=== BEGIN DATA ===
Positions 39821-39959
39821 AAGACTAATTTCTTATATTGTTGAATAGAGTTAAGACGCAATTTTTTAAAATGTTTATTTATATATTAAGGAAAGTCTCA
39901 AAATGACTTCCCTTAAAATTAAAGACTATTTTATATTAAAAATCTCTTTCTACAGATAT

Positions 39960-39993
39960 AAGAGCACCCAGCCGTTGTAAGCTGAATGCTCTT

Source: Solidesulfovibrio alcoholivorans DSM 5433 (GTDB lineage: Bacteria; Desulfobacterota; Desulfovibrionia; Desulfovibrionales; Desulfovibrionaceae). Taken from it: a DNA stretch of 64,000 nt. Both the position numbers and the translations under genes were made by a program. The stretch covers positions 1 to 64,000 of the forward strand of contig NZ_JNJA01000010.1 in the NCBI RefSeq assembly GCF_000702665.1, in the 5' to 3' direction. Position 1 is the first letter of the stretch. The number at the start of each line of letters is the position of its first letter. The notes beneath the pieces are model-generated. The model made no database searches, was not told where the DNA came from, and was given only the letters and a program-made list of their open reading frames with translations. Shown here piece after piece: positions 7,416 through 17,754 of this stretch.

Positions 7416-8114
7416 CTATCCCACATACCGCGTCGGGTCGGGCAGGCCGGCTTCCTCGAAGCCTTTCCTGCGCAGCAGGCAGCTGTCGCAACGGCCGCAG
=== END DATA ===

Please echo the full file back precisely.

Positions 39821-39959
39821 AAGACTAATTTCTTATATTGTTGAATAGAGTTAAGACGCAATTTTTTAAAATGTTTATTTATATATTAAGGAAAGTCTCA
39901 AAATGACTTCCCTTAAAATTAAAGACTATTTTATATTAAAAATCTCTTTCTACAGATAT

Positions 39960-39993
39960 AAGAGCACCCAGCCGTTGTAAGCTGAATGCTCTT

Source: Solidesulfovibrio alcoholivorans DSM 5433 (GTDB lineage: Bacteria; Desulfobacterota; Desulfovibrionia; Desulfovibrionales; Desulfovibrionaceae). Taken from it: a DNA stretch of 64,000 nt. Both the position numbers and the translations under genes were made by a program. The stretch covers positions 1 to 64,000 of the forward strand of contig NZ_JNJA01000010.1 in the NCBI RefSeq assembly GCF_000702665.1, in the 5' to 3' direction. Position 1 is the first letter of the stretch. The number at the start of each line of letters is the position of its first letter. The notes beneath the pieces are model-generated. The model made no database searches, was not told where the DNA came from, and was given only the letters and a program-made list of their open reading frames with translations. Shown here piece after piece: positions 7,416 through 17,754 of this stretch.

Positions 7416-8114
7416 CTATCCCACATACCGCGTCGGGTCGGGCAGGCCGGCTTCCTCGAAGCCTTTCCTGCGCAGCAGGCAGCTGTCGCAACGGCCGCAG